Which Western Balkan countries intend to introduce carbon tax?

Which countries in Western Balkans intend to introduce carbon tax cbam

Phto: Gerd Altmann from Pixabay


May 18, 2022






May 18, 2022





Half of the Western Balkan countries, namely Bosnia and Herzegovina, Montenegro and North Macedonia, have taken first tangible steps to introduce carbon dioxide (CO2) taxation, in order to speed up decarbonization, but also to avoid paying the European Union’s (EU) carbon tax on imports, which the bloc plans to impose from 2026. Albania, Kosovo*, and Serbia are currently lagging behind.

Power utility Elektroprivreda Bosne i Hercegovine (EPBiH) introduced internal carbon pricing in January 2021. The funds are saved in a special fund, which last year contained EUR 10 million.

Senad Salkić, director for capital projects of EPBiH, said the money is intended only for investments in renewable sources. The BiH authorities have prepared a legal framework for introducing a CO2 tax from 2026, he said at a meeting called CBAM – Splitting wedge or catalyst for the Energy Community?, organized by the Energy Community.

Montenegro has done the most by introducing CO2 taxation in 2020

The internal CO2 pricing was also announced by North Macedonia’s power utility Elektrani na Severna Makedonija (ESM) last year, while its Environment and Spatial Planning Minister Naser Nuredini said at the meeting that the country would also introduce CO2 taxation.

The front-runner in the region is Montenegro, which introduced CO2 taxation in 2020 in line with the rules of the EU ETS.

The Western Balkan countries are under pressure to introduce carbon pricing, partly due to the Carbon Border Adjustment Mechanism (CBAM), which the EU plans to roll-out from 2026 on imports of cement, iron, steel, fertilizers, aluminum and electricity from countries without a carbon tax.

Salkić: the EU’s carbon border tax will affect the entire economy of BiH

EPBiH’s Senad Salkić noted that the CBAM would have a great impact on the entire BiH economy given that about 72% of its exports ends up in the EU.

Salkić explained that BiH signed a memorandum of understanding last May on the introduction of the EU ETS as part of the National Energy and Climate Plan (NECP) from 2026. The intention is to use the mechanism to decarbonize the energy sector, and EPBiH, by 2040. He added that the BiH Council of Ministers had prepared a legal framework for carbon pricing.

Internal carbon pricing was introduced by EPBiH in 2021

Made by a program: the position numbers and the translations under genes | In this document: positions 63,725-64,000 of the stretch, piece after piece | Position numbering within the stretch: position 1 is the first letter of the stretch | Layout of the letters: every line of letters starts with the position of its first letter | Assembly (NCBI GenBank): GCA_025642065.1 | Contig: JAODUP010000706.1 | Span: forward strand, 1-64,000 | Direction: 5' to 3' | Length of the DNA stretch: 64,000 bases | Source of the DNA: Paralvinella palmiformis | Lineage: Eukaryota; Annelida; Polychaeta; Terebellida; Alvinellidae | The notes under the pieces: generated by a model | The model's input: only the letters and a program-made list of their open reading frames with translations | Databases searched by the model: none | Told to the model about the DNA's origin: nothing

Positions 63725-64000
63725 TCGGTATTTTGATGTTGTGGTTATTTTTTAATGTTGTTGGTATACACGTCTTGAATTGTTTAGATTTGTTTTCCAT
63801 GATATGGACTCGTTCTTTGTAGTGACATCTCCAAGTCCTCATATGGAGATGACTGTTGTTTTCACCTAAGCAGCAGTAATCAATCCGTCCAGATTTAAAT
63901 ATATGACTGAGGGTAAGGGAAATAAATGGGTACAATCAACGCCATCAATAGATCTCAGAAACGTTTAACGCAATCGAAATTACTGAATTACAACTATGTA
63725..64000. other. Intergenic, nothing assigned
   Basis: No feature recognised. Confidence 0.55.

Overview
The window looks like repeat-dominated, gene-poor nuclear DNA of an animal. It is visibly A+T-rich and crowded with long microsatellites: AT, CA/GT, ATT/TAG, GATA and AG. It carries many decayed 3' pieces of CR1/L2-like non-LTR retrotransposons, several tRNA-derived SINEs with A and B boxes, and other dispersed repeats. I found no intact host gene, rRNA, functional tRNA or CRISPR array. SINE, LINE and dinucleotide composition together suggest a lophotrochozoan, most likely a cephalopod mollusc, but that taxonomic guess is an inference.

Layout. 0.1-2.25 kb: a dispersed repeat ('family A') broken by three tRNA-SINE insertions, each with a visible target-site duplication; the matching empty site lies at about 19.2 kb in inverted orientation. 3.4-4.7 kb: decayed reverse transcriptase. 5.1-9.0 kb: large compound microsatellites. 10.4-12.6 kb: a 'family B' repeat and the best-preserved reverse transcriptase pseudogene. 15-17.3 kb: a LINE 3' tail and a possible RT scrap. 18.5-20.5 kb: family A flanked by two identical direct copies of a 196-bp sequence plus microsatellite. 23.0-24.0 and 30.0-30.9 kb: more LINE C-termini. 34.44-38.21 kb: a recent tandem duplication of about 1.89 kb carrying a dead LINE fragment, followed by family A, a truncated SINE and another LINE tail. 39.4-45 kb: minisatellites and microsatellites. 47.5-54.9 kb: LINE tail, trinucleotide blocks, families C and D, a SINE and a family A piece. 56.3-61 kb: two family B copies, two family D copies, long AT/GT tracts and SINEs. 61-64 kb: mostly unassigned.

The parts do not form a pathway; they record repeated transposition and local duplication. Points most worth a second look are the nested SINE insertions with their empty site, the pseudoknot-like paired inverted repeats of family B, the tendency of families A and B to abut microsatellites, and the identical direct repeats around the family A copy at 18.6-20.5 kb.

According to Salkić, CO2 taxation would also improve EPBiH’s position in the electricity export business.

Salkić pointed out that the company introduced internal CO2 pricing from January 2021 and immediately created a special fund, which amounted to about EUR 10 million last year. The funds are set aside only for investments in renewable sources, he explained, and added that about 95% of the company’s emissions was taxed internally last year.

Nuredini: North Macedonia will bring its carbon pricing into line with the EU ETS by 2030

Environment and Spatial Planning Minister of North Macedonia Naser Nuredini recalled that the country’s nationally determined contributions (NDCs) under the Paris Agreement envisage cutting emissions by 51% by 2030, or 80% compared to 1990.

North Macedonia is diversifying its sources of supply, investing in renewable energy, preparing to build one of the largest hydropower plants in the region – Čebren, and creating conditions for private companies to invest in green energy, said Nuredini.

A new law on climate change is being drafted

He pointed out that the Western Balkans and the EU must demonstrate understanding for the CBAM.

Under a new law on climate change that is being drafted, North Macedonia intends to introduce carbon pricing, initially as a transitional solution, and then to harmonize it with the EU ETS rules by 2030, said Nuredini.

Of note, the Energy Community Secretariat has prepared a proposal for CO2 taxation in contracting parties, which envisages introducing internal carbon pricing right away, developing national systems by 2025, combining them into a single regional system by 2030, and reaching the EU’s carbon price by 2040. The phased introduction of carbon pricing would involve free carbon allowances.

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